For here we find people so committed, so excited that they were prepared to change their entire way of living.

The apostles from the time they left their homes to follow Jesus had never returned to the familiar.

The members of the early church were forced into a secret life, living within their communities but actually sharing much of their everyday lives with other believers. They did not only meet for worship, they would share meals, experiences, teaching and discuss how they could influence others.

The growth of the early church was rapid, inspirationally so, but it was within the world known to them at the time.

We see the centre of the Christian faith being in Europe, most likely in Canterbury or Rome but just as Christianity is a world church today a concept we need to become more aware of, the early church was a church of the known world then, what we would identify as the Middle East.

The early church grew rapidly away from what is now Israel into today’s Syria, It reached Ephesus which is in present day Turkey, then to Cyprus, and eventually it was taken into Greece to cities such as Phillipi, Thessalonica, Corinth and Athens.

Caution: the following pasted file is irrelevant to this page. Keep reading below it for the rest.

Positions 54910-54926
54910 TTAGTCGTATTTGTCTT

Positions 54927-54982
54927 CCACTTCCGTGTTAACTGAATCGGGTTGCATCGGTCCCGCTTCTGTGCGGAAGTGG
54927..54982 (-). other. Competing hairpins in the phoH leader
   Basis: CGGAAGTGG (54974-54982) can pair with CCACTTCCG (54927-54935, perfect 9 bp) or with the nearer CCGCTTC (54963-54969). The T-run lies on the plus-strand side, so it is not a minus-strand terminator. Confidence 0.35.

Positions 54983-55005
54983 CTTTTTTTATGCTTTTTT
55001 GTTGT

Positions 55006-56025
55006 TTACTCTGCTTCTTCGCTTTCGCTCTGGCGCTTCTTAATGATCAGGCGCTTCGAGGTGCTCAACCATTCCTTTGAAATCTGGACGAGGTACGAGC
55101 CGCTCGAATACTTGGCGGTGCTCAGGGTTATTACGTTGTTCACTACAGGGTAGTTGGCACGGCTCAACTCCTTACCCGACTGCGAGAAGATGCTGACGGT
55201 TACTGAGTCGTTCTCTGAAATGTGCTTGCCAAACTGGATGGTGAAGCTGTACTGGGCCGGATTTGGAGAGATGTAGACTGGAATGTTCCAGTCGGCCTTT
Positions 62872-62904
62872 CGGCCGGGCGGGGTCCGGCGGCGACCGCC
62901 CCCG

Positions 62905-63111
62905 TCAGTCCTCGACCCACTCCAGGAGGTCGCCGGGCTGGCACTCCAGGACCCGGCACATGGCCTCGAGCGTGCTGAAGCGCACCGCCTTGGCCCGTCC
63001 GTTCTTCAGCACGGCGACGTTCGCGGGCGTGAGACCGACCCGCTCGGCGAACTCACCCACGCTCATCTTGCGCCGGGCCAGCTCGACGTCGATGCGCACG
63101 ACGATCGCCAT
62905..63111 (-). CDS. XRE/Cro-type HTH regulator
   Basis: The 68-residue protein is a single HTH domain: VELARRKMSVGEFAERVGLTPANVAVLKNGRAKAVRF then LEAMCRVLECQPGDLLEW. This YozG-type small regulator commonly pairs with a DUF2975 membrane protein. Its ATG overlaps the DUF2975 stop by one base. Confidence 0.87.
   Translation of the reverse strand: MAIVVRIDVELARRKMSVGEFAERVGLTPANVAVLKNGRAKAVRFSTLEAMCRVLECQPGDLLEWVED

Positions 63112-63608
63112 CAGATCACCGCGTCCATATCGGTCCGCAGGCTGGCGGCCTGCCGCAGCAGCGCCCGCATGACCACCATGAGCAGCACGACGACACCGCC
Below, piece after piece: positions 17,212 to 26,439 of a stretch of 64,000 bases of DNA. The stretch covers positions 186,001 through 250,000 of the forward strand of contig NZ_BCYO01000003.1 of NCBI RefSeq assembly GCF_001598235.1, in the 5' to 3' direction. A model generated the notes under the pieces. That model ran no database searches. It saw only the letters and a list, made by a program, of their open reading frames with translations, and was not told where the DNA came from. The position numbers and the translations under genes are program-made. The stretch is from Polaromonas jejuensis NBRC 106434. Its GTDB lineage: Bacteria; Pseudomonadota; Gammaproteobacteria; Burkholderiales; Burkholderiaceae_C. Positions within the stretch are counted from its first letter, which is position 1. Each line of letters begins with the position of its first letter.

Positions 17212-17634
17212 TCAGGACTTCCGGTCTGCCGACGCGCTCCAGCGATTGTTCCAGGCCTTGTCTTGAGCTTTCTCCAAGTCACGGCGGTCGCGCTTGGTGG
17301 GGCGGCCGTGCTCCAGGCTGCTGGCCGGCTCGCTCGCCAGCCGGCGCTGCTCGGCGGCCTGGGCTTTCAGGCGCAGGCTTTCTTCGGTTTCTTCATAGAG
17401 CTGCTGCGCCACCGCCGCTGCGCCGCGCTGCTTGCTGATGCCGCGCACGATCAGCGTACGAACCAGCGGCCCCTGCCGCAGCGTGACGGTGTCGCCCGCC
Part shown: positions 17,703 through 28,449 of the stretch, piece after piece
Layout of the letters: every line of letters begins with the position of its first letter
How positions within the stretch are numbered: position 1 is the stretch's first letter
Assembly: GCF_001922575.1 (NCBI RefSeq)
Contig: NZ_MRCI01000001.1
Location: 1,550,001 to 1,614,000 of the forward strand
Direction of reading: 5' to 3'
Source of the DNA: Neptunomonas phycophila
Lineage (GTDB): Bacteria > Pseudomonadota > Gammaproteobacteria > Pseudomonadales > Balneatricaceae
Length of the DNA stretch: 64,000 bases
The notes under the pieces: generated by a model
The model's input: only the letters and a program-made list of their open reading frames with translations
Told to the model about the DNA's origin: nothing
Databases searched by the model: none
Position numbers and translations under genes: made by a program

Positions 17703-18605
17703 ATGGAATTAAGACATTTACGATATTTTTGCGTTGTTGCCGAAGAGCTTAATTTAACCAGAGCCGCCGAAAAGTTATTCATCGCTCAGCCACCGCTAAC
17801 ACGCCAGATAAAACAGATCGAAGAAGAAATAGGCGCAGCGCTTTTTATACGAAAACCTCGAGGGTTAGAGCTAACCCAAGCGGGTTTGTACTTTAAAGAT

Ancient Greece had been the centre of civilisation, and it still remained the philosophical and educational centre of their world. Outside Italy, Greek was still the major international language.

Of course the church gradually spread much further.

It was eventually accepted by the Romans and so spread throughout their Empire, but the early days were to always remain extremely influential.


The answer lies mainly in the influence of one man, Saul of Tarsus, known to us as Saint Paul.

Although Paul never experienced life with Jesus as the apostles had, his influence was to become enormous until now many see him as the creator of the modern church.

Again the question why arises?

Paul was a highly educated man and he spoke and wrote in Greek.

Using the experiences and knowledge of the apostles and other early disciples it was Paul who was able to teach, and write about Jesus in a manner that more people could understand and comprehend.

Paul was deliberately chosen by God, just as Jeremiah had been centuries before.

Paul was chosen because God knew who he was and what he would be able to do.

Using the words from Jeremiah:-

“I formed you in the womb I knew you, and before you were born I consecrated you.”